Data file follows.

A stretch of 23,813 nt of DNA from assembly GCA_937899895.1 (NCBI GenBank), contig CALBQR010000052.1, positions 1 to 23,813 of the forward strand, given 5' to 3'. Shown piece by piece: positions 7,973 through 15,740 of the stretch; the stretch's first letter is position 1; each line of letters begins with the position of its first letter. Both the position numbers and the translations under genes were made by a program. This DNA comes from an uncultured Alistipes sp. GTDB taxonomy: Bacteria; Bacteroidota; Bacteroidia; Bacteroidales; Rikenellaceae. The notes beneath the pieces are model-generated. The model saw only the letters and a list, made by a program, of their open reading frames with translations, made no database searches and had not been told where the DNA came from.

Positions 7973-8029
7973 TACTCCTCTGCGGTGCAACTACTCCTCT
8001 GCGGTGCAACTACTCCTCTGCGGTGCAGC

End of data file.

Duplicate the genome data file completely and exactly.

A stretch of 23,813 nt of DNA from assembly GCA_937899895.1 (NCBI GenBank), contig CALBQR010000052.1, positions 1 to 23,813 of the forward strand, given 5' to 3'. Shown piece by piece: positions 7,973 through 15,740 of the stretch; the stretch's first letter is position 1; each line of letters begins with the position of its first letter. Both the position numbers and the translations under genes were made by a program. This DNA comes from an uncultured Alistipes sp. GTDB taxonomy: Bacteria; Bacteroidota; Bacteroidia; Bacteroidales; Rikenellaceae. The notes beneath the pieces are model-generated. The model saw only the letters and a list, made by a program, of their open reading frames with translations, made no database searches and had not been told where the DNA came from.

Positions 7973-8029
7973 TACTCCTCTGCGGTGCAACTACTCCTCT
8001 GCGGTGCAACTACTCCTCTGCGGTGCAGC